We are committed to completing a comprehensive fact-finding investigation concerning the U.S. Government’s failure to identify Major Nidal Malik Hasan as a possible threat and to take action that may have prevented the attacks. Even at this stage of our investigation, however, it has become apparent to us that DoD’s approach to the threat of servicemembers who adopt a violent Islamist extremist ideology needs to be revised. Updating that approach will protect from suspicion the thousands of Muslim-Americans who serve honorably in the U.S. military and maintain the bonds of trust among servicemembers of all religions which is so essential to our military’s effectiveness.
I. DoD Should Update Its Approach to Extremism in the Ranks Given the Threat of Homegrown Terrorism Inspired by Violent Islamist Extremism.
During the past four years, our Committee has conducted an extensive investigation of the threat facing the United States from homegrown terrorism inspired by violent Islamist extremism. The Committee’s work makes clear – particularly in light of the increased number of attacks, plots, and arrests during 2009 – that the threat of homegrown terrorism inspired by violent Islamist extremism has evolved and is expanding. In over a dozen incidents in 2009, U.S. citizens or residents sought to mount an attack within the United States, including one who shot two Army recruiters in Arkansas, a number who apparently fought for al-Shaabab in Somalia, seven men in North Carolina who allegedly planned to attack the Marine base in Quantico, Virginia, and several who plotted to bomb a synagogue in New York City. The violent Islamist terrorist threat includes individuals who self-radicalize by visiting Internet websites or reading other propaganda that promotes terrorist causes, i.e., without any connection to or affiliation with an established or recognized group. Efforts to detect and disrupt terrorist activity are complicated when these self-radicalized terrorists operate as “lone wolves.”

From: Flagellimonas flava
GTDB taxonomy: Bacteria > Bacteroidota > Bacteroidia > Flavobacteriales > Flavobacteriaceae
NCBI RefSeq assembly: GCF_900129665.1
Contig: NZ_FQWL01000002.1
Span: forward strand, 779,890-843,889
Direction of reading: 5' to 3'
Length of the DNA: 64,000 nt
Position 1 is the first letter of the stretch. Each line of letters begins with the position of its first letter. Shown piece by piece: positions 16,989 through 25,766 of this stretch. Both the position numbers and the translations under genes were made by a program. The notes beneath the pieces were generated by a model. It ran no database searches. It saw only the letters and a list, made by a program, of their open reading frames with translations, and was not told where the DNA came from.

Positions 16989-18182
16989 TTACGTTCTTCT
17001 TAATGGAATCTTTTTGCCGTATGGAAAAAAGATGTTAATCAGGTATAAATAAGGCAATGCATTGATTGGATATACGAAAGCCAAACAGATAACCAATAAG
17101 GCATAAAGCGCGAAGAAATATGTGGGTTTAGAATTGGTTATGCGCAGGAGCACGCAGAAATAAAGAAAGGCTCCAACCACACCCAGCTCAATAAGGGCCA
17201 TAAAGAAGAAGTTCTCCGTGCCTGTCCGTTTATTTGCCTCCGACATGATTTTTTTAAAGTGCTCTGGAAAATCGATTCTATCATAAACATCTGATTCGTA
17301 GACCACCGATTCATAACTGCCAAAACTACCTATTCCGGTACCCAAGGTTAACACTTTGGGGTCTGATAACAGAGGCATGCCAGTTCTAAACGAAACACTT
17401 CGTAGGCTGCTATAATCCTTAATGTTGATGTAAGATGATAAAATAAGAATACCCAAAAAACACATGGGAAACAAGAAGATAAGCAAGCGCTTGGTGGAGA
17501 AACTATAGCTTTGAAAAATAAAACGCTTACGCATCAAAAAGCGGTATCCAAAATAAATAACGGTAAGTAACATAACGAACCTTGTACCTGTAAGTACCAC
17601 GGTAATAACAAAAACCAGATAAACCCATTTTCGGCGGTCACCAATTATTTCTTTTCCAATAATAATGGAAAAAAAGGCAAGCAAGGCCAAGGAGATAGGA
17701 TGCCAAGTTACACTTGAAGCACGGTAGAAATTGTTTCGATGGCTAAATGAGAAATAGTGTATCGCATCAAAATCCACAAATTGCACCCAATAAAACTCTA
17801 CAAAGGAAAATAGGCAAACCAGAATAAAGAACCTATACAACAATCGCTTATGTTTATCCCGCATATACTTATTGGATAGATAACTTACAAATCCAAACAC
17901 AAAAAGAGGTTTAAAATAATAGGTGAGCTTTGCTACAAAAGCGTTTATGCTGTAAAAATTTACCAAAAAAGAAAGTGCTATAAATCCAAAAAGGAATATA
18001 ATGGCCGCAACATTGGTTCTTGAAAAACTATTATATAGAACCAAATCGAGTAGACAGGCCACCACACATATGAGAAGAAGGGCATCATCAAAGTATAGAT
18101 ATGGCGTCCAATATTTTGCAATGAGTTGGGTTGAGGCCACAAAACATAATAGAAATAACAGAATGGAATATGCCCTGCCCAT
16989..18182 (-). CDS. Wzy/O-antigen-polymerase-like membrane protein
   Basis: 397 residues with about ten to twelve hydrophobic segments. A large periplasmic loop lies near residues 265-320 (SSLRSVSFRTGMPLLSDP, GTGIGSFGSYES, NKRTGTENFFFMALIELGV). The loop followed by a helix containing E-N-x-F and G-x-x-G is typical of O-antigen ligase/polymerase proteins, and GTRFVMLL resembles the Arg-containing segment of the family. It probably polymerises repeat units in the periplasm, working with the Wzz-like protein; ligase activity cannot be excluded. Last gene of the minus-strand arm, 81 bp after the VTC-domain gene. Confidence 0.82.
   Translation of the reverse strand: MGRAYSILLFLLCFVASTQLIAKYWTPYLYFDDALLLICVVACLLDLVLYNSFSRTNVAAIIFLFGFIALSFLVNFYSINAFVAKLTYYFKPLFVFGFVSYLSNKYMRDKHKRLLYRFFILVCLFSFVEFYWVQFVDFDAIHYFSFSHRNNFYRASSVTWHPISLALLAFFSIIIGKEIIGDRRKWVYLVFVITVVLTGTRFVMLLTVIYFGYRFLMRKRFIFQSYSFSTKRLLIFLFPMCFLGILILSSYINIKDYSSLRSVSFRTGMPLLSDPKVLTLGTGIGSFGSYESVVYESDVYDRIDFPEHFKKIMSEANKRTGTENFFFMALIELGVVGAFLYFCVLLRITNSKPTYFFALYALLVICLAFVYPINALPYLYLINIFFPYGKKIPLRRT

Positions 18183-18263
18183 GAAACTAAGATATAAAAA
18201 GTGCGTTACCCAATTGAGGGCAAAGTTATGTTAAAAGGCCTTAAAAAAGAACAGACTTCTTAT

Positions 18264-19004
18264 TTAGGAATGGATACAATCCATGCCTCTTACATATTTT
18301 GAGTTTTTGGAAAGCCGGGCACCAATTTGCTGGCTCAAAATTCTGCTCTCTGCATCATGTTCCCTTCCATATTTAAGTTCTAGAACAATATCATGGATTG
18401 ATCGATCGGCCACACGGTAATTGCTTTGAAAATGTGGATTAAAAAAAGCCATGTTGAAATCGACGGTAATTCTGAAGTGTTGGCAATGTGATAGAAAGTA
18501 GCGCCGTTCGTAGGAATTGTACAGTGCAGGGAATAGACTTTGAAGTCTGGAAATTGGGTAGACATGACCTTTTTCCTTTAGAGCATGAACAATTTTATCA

This Committee and senior Executive Branch officials have identified domestic violent Islamist extremism as a rising threat. As Secretary of Homeland Security Janet Napolitano recently stated, “We’ve seen an increased number of arrests here in the U.S. of individuals suspected of plotting terrorist attacks, or supporting terror groups abroad such as al Qaeda. Homegrown terrorism is here. And, like violent extremism abroad, it will be part of the threat picture that we must now confront.”